Avoid Spiritual Complexity2021 May 9
Our pastor started going over an early Christian book Against Heresies by a guy named Irenaeus. He wrote about a lot of ideas at that time that were going astray of what Jesus had taught.
One of these is what is called Gnostisism (from gnosis in Greek meaning knowledge). The idea was that once you learned hidden knowledge, you were no longer spiritually powerless.
According to Irenaeus, gnostic thought substantially started with a guy named Simon (the Sorcerer, Acts 8). This developed into a whole set of Gnostic doctrines not too long after the time of Jesus.
They include the idea that some original powerful being creates another lesser being which creates another being (emanations) and so on until you finally get to the being that creates the world that we know and live in. That last being was said to be the god of the Jews.
Over time all the gods/creators lost knowledge of the levels above them. However, those inside Gnosticism claimed to be able give you secret knowledge about all of the levels. Once you knew this, you would become invisible to those powers and then they would lose power over you. note
Crazy, isn't it? How could these powerful beings lose that knowledge, but those "secrets" are available from mere humans?
Jesus was said to be an emanation near the level of the god of the Jews. Now, when Jesus was being led out to be crucified and carrying his cross, the soldiers conscripted a bystander (Simon of Cyrene) to carry it for Jesus. According to Gnosticism, Jesus then transfigured Simon and himself in a swap of likeness. The people around them did not notice this, and so Simon was crucified and Jesus was not. Therefore, if you are a follower of the “Jesus” that was crucified, then you are still spiritually trapped (because you are not believing in the “real” Jesus). However if you have the privileged knowledge of “truth”, then you are free. note
You can see by this how they reinterpreted what we understand as the Gospel of Jesus to not credit the "true" Jesus as the crucified one. Thus Irenaeus was documenting it as a heresy.
This was just a start of an extensive web of gnostic “knowledge”. These secret details are complicated and usually mystical.
Collections of ideas like this are still around and are enticing. It is cool being on the inside of a group. There is pride about being the one in the know.
Unfortunately I see this type of thinking in Christianity as well. It seems that some people have the idea that if you understand deeper knowledge about
- spiritual gifts (i.e. speaking in tongues), or about
- end times (eschatology, prophecy), or about
- theology (systematic, atonement theory, Christology, etc, etc)
then you are a better Christian.
Very often this "hidden" knowledge of Christianity is complicated and sometimes it is mystical. note However, generally it is not practical. Of course not everything we know needs to be practical. However, sometimes if something has doubtful value for practice then it might also be that it is not so valuable.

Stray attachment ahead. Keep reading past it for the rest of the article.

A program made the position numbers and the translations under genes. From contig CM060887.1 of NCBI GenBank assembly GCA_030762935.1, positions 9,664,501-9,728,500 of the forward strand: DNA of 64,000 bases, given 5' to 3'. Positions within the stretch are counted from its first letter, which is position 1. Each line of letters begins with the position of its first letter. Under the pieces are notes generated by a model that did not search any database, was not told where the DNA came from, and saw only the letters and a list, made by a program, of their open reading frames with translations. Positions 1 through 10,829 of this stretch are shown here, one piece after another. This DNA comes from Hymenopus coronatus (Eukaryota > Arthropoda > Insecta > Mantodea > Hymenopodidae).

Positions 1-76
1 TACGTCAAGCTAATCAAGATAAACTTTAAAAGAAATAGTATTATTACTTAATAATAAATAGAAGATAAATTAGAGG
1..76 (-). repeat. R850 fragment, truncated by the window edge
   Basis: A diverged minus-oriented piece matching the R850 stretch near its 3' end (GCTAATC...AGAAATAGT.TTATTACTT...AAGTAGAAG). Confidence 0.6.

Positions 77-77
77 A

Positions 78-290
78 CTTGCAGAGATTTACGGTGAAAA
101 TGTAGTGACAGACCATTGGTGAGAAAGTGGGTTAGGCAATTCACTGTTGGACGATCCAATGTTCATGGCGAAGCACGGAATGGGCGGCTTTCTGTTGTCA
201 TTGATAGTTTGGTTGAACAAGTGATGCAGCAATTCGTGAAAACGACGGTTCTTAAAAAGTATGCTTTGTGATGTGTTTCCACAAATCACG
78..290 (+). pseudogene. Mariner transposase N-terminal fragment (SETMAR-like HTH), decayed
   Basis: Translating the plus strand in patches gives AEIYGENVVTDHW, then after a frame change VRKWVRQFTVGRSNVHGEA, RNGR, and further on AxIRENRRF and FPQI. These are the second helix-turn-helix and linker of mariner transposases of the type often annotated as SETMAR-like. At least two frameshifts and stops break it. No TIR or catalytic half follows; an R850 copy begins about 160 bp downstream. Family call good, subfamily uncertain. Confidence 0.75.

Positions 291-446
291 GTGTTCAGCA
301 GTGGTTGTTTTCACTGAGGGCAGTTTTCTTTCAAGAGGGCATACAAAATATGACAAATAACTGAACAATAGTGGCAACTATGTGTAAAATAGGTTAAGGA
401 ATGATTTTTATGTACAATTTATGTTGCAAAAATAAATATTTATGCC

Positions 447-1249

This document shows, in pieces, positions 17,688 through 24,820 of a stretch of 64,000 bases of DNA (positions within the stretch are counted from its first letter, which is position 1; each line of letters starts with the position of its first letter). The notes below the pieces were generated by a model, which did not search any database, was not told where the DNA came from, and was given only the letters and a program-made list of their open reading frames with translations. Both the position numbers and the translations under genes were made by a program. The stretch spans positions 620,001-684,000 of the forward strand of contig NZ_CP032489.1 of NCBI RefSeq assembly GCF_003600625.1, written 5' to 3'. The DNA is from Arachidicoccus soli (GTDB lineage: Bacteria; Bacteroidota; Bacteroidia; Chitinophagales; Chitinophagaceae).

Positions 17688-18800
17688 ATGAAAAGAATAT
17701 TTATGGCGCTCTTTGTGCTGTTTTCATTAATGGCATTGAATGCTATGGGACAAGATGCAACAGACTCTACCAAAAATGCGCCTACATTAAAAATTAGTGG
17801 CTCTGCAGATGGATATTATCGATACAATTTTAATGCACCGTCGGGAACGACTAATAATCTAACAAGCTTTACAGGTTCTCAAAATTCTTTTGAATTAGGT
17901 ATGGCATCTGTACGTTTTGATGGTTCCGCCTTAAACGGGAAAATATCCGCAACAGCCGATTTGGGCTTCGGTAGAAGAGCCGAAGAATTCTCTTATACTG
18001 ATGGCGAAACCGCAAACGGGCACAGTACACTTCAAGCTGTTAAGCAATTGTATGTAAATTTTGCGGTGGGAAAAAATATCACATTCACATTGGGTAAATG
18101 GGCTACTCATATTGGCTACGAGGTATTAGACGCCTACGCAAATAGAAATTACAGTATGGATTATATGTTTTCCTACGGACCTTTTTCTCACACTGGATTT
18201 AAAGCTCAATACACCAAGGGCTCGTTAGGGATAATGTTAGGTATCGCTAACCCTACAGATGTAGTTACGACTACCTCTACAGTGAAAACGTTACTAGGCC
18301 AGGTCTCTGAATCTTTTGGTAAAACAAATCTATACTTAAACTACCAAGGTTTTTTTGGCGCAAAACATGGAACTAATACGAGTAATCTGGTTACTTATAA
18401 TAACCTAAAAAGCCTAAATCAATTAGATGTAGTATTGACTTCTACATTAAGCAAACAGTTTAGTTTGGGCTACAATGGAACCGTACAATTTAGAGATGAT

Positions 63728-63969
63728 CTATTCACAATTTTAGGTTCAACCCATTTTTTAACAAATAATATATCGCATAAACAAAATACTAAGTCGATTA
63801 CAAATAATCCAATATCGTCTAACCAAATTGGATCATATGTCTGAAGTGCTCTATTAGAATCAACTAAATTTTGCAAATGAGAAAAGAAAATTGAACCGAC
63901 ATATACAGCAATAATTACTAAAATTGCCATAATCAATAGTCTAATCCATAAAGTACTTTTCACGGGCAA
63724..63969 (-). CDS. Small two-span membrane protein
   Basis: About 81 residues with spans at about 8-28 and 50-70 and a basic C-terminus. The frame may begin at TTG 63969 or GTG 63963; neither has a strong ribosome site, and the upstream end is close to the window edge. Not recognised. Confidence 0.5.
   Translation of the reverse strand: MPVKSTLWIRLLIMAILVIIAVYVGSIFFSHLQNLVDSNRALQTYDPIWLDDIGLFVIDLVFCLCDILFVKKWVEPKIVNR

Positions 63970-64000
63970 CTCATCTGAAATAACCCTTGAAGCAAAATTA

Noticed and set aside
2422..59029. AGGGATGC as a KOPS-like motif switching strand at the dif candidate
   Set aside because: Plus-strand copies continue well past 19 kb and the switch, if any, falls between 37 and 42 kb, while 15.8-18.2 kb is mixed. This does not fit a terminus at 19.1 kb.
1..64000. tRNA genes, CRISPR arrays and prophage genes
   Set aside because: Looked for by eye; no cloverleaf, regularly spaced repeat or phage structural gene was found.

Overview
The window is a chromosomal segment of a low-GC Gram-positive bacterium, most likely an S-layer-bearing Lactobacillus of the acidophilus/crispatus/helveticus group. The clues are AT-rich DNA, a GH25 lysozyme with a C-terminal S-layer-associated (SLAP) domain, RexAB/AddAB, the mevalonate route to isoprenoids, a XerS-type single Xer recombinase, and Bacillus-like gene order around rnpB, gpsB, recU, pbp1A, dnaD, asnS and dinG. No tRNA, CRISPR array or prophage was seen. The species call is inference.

See also God Never Tricks Us
Another aspect of these kinds of thinking is that it can make Christianity be very complicated. Even just taking fairly standard ways of looking at Christianity (protestant or Catholic theology, for example) it can seem quite complicated.
If someone were to ask you as a Christian what you believed, what would be your answer? Could you give a simple answer? If you would give a simple answer, was it because you didn't know additional complicated stuff (and you might be feeling guilty about that)? Or maybe you skipped over some complicated stuff, even though it was stuff you actually thought was very important?
Imagine we only had the gospels in our New Testament (and none of the letters of Paul). What would the doctrines of Christianity be? That is, if we only had the direct teachings of Jesus from the gospels would you have what you would otherwise describe Christianity to be? note If we are Christians and we follow Christ, surely the direct teachings of Christ should be sufficient for our beliefs and practices. If what Jesus taught was simple, then wouldn’t simple be enough?
I have no doubts in my mind about Paul's teachings and writings. Paul is important. And Paul is in full agreement with the direct teachings of Jesus.
However, sometimes I think that people interpret Paul's writings in a complicated academic way when I do not think he meant it to be taken as such. In my own areas of expertise, I know I have to work to keep things simple when I talk about a topic I find interesting. If I add in background detail that I know, it would be additional information, yes. However, that doesn't mean the main important part is therefore more complicated.
I know that Paul was an amazing academic and was recognized as such among his peers in the Jewish system (before he met Christ). Someone like Paul is able to go deep into the background of a theological topic even when the topic can be expressed simply. This additional detail does not mean that the important part actually is complicated at all.